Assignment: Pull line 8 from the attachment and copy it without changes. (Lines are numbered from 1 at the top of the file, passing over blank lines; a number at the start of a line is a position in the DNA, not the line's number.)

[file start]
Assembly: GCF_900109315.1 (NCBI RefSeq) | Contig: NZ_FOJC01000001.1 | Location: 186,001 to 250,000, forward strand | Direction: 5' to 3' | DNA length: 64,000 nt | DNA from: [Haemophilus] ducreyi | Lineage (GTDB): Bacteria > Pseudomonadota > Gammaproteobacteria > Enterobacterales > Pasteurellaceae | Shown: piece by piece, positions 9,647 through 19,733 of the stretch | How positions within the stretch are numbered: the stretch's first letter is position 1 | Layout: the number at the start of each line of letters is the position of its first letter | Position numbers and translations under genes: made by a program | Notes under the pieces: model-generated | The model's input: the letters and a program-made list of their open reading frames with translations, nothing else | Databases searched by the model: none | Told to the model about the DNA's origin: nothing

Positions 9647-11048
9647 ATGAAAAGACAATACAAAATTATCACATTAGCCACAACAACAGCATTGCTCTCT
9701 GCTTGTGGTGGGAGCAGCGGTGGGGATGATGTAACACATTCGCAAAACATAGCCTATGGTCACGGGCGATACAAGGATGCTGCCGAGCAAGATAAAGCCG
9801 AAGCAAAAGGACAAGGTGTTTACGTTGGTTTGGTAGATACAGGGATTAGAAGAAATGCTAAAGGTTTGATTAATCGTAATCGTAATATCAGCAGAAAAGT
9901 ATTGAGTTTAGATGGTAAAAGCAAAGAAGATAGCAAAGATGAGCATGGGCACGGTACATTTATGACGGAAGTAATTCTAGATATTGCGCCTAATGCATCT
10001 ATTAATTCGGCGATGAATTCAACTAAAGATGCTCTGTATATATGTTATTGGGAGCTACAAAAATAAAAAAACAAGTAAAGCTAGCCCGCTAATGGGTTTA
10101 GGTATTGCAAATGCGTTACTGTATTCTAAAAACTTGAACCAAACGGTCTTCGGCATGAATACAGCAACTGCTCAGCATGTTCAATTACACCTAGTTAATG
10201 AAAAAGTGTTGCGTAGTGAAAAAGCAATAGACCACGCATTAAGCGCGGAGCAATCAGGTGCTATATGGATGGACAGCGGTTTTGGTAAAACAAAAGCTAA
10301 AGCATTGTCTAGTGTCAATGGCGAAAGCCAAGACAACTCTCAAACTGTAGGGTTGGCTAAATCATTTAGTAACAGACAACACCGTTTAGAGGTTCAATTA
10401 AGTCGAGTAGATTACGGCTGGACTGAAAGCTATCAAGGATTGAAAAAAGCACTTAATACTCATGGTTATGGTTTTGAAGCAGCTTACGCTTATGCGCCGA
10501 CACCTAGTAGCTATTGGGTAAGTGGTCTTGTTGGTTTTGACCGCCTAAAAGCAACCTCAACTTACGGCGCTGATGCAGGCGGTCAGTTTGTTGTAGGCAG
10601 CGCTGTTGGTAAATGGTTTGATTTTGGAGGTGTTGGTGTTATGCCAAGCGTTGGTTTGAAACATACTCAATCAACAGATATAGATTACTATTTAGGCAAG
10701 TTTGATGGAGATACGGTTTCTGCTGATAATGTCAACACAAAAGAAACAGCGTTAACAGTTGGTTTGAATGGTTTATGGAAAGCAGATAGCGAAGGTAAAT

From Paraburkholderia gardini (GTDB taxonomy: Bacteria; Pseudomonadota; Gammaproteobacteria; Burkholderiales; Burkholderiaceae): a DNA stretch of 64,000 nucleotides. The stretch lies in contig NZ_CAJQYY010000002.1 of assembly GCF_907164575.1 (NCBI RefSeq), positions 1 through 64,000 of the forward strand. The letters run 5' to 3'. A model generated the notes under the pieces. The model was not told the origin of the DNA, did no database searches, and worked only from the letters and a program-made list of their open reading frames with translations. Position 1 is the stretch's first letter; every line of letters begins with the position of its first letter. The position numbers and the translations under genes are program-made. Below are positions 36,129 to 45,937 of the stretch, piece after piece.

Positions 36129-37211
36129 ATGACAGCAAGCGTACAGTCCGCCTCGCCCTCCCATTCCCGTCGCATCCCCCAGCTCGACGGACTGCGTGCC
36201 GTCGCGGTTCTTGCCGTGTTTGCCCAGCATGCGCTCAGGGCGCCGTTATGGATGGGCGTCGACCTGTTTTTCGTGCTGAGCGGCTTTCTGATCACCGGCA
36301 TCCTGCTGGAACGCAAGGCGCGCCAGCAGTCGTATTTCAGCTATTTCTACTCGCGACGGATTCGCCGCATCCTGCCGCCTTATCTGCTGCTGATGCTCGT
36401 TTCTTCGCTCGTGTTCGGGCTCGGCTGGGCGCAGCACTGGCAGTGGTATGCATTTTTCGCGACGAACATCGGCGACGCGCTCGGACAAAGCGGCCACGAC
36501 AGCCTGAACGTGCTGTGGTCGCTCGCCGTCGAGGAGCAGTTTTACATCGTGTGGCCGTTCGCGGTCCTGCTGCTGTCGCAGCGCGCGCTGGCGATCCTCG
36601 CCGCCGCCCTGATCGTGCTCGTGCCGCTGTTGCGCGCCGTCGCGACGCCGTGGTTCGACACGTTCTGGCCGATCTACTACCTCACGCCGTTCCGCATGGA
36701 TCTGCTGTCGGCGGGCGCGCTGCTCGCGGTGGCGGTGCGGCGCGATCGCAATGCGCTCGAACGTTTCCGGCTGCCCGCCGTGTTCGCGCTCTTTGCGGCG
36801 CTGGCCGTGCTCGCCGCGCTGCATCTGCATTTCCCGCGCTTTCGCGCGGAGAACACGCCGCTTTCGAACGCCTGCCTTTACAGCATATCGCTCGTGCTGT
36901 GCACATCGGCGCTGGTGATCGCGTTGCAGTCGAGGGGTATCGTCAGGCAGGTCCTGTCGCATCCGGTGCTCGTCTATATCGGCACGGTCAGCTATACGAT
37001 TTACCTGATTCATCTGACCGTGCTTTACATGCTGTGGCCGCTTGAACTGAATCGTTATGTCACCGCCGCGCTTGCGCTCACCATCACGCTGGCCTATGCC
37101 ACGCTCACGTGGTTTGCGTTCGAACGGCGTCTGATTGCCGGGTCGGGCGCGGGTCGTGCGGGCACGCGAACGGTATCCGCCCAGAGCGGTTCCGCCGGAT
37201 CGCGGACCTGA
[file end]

10101 GGTATTGCAAATGCGTTACTGTATTCTAAAAACTTGAACCAAACGGTCTTCGGCATGAATACAGCAACTGCTCAGCATGTTCAATTACACCTAGTTAATG